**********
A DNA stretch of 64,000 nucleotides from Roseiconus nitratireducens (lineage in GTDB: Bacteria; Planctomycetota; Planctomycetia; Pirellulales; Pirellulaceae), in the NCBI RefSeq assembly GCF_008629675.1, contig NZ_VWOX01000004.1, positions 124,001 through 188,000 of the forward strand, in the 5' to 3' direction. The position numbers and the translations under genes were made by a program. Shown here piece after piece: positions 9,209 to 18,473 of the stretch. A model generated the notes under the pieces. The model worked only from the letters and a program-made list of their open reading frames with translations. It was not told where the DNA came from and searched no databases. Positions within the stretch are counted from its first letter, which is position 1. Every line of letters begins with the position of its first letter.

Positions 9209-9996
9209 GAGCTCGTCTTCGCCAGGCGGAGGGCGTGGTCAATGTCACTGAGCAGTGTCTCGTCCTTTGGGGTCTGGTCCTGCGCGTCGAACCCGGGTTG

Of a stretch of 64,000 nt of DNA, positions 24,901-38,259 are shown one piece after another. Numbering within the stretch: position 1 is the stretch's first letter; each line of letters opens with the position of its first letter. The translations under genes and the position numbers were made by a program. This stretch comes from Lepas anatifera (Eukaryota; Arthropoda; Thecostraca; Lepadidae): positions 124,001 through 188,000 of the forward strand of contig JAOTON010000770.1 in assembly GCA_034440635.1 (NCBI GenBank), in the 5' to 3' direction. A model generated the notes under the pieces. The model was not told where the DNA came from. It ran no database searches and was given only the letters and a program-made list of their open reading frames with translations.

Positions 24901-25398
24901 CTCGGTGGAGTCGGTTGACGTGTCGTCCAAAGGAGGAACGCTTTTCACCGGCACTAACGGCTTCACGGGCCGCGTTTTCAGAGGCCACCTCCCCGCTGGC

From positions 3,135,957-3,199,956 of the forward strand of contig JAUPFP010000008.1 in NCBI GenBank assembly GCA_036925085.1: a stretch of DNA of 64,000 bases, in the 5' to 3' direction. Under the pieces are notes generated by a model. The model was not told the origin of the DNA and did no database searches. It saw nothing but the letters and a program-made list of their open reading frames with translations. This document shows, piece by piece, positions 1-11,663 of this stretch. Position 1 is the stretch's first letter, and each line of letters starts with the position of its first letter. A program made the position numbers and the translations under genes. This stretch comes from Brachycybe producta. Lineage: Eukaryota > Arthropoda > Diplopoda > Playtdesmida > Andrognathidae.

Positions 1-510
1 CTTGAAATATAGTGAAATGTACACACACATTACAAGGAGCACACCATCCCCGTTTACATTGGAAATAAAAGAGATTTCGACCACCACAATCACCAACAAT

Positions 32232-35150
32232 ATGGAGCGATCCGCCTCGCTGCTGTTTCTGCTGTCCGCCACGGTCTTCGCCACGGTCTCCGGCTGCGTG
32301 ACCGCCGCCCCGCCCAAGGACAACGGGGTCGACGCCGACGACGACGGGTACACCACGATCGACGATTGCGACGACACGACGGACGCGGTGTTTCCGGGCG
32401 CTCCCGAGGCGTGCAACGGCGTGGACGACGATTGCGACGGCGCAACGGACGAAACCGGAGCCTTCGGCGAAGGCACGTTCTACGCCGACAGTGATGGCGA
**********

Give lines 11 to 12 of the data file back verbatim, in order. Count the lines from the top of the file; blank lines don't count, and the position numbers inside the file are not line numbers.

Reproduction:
32232 ATGGAGCGATCCGCCTCGCTGCTGTTTCTGCTGTCCGCCACGGTCTTCGCCACGGTCTCCGGCTGCGTG
32301 ACCGCCGCCCCGCCCAAGGACAACGGGGTCGACGCCGACGACGACGGGTACACCACGATCGACGATTGCGACGACACGACGGACGCGGTGTTTCCGGGCG